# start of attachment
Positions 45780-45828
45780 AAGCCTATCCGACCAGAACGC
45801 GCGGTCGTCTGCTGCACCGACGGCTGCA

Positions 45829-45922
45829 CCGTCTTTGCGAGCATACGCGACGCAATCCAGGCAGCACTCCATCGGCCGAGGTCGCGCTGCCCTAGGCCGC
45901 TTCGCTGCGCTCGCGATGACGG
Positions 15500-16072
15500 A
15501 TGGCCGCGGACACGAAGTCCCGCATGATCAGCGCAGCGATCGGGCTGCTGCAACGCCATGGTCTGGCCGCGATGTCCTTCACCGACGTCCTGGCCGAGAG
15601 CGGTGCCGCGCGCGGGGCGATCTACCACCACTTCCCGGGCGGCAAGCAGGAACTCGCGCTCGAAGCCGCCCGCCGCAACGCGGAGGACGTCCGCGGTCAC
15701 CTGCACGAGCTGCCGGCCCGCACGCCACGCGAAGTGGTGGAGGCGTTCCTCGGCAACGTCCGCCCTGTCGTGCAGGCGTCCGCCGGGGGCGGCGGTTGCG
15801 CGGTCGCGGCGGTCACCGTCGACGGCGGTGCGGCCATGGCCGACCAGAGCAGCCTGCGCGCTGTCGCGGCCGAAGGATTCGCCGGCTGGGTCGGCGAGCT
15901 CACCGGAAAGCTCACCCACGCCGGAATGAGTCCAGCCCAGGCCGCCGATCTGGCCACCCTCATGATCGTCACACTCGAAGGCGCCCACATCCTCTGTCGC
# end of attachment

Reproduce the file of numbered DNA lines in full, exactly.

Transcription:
Positions 45780-45828
45780 AAGCCTATCCGACCAGAACGC
45801 GCGGTCGTCTGCTGCACCGACGGCTGCA

Positions 45829-45922
45829 CCGTCTTTGCGAGCATACGCGACGCAATCCAGGCAGCACTCCATCGGCCGAGGTCGCGCTGCCCTAGGCCGC
45901 TTCGCTGCGCTCGCGATGACGG
Positions 15500-16072
15500 A
15501 TGGCCGCGGACACGAAGTCCCGCATGATCAGCGCAGCGATCGGGCTGCTGCAACGCCATGGTCTGGCCGCGATGTCCTTCACCGACGTCCTGGCCGAGAG
15601 CGGTGCCGCGCGCGGGGCGATCTACCACCACTTCCCGGGCGGCAAGCAGGAACTCGCGCTCGAAGCCGCCCGCCGCAACGCGGAGGACGTCCGCGGTCAC
15701 CTGCACGAGCTGCCGGCCCGCACGCCACGCGAAGTGGTGGAGGCGTTCCTCGGCAACGTCCGCCCTGTCGTGCAGGCGTCCGCCGGGGGCGGCGGTTGCG
15801 CGGTCGCGGCGGTCACCGTCGACGGCGGTGCGGCCATGGCCGACCAGAGCAGCCTGCGCGCTGTCGCGGCCGAAGGATTCGCCGGCTGGGTCGGCGAGCT
15901 CACCGGAAAGCTCACCCACGCCGGAATGAGTCCAGCCCAGGCCGCCGATCTGGCCACCCTCATGATCGTCACACTCGAAGGCGCCCACATCCTCTGTCGC